03 December 2007

Indo-US Knowledge Initiative on Agriculture under fire

India's Centre for Sustainable Agriculture has released an open letter to the Indian Prime Minister "expressing concerns on the Indo-US Knowledge Initiative on Agriculture (KIA) ."

The signatories to the letter argue that the "KIA does not seem to have any benefits for farmers but only negative implications", that the "IPR implications from the deal are stacked against Indian interests." They call for the Prime Minister to:
  • Put the implementation of the KIA on hold immediately;
  • Draw up a fresh research agenda for the Indian NARS;
  • Provide income security to all farmers in the country;
  • Allocate all the funds meant for agriculture extension in the hands of the targeted clientele
  • Allow immediate access to indigenous germplasm collections to communities who wish to access such resources for conservation and use.
Among the comments in the letter:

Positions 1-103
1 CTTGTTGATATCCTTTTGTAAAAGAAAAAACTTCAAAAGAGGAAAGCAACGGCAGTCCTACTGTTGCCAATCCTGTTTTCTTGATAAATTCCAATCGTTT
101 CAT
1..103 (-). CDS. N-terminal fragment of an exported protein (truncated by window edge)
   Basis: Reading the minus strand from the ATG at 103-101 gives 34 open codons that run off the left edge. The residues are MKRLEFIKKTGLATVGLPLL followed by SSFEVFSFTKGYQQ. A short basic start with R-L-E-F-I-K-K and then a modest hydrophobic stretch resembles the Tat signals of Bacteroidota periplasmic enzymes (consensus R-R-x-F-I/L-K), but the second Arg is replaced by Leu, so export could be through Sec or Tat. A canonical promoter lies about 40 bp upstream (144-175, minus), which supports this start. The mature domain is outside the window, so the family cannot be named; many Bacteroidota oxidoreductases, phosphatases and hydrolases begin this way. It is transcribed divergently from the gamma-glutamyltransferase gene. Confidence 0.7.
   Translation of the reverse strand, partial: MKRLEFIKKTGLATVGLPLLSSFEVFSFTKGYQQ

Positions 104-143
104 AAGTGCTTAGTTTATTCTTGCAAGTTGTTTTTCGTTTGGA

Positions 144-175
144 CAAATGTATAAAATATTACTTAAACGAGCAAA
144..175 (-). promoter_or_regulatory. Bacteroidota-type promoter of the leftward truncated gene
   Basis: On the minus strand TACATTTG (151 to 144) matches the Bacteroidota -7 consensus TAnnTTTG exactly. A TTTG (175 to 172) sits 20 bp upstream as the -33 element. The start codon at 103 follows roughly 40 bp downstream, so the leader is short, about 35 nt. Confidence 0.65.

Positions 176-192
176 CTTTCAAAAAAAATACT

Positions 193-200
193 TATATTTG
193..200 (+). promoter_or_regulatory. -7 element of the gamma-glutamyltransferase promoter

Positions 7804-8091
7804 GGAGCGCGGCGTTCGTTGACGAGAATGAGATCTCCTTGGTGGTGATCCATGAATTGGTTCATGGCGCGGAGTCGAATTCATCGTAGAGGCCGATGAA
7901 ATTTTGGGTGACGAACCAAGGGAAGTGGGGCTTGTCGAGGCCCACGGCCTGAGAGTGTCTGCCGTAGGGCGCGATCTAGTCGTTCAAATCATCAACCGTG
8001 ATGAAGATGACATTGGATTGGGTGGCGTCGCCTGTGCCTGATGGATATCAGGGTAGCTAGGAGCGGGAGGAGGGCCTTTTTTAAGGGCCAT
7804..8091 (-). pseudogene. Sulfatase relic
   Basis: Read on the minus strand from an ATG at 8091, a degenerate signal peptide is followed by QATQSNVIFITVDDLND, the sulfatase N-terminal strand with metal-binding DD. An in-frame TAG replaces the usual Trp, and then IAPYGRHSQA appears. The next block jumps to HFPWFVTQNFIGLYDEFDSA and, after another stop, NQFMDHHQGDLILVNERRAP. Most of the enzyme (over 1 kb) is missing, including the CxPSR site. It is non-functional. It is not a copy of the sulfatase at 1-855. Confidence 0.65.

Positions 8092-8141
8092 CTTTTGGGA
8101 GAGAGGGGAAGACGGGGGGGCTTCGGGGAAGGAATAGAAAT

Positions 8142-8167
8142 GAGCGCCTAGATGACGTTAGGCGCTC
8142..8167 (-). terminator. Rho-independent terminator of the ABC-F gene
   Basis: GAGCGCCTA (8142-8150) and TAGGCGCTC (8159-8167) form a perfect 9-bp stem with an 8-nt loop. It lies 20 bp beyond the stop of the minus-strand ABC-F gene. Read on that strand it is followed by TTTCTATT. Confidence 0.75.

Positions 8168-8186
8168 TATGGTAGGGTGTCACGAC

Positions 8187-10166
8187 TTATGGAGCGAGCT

"It is not clear why we need to learn from the USA on water management, drought proofing, food processing etc., when some of the best models on these themes are right here in the country within the people’s knowledge domain."

"The [Indian] NARS do not recognize any other knowledge domain other than what gets classified officially as “scientific”. It is this blind approach that had resulted in the erosion of precious knowledge and natural resources amongst farming communities in India. The largest knowledge bank is with the smallholding farmers of India which consists of knowledge of centuries of experiential learning. ... Such ready knowledge is constantly being discounted and actively eroded by the NARS in a variety of ways."

"It is also important to re-cast completely the reward and incentive system that drives the agriculture scientists today. It is not publication of papers or number of patents that should be the driving parameters of assessing the fulfillment of the mandate of NARS. It is possible for knowledge flows to occur in a manner that farmers derive benefits, without going through the formal, expensive, discriminatory and exclusive intellectual property regime – this has been the experience of civil society work time and again. Agriculture scientists’ reward system should be linked to the quality and effective time spent with farming communities in drawing the research agenda from the farmers, by developing technologies in a participatory manner and by using an interdisciplinary and “expert & non-expert co-inquiry” approach."

The full letter is available here in html format.


Labels: , , , , , , , ,


Post a Comment

<< Home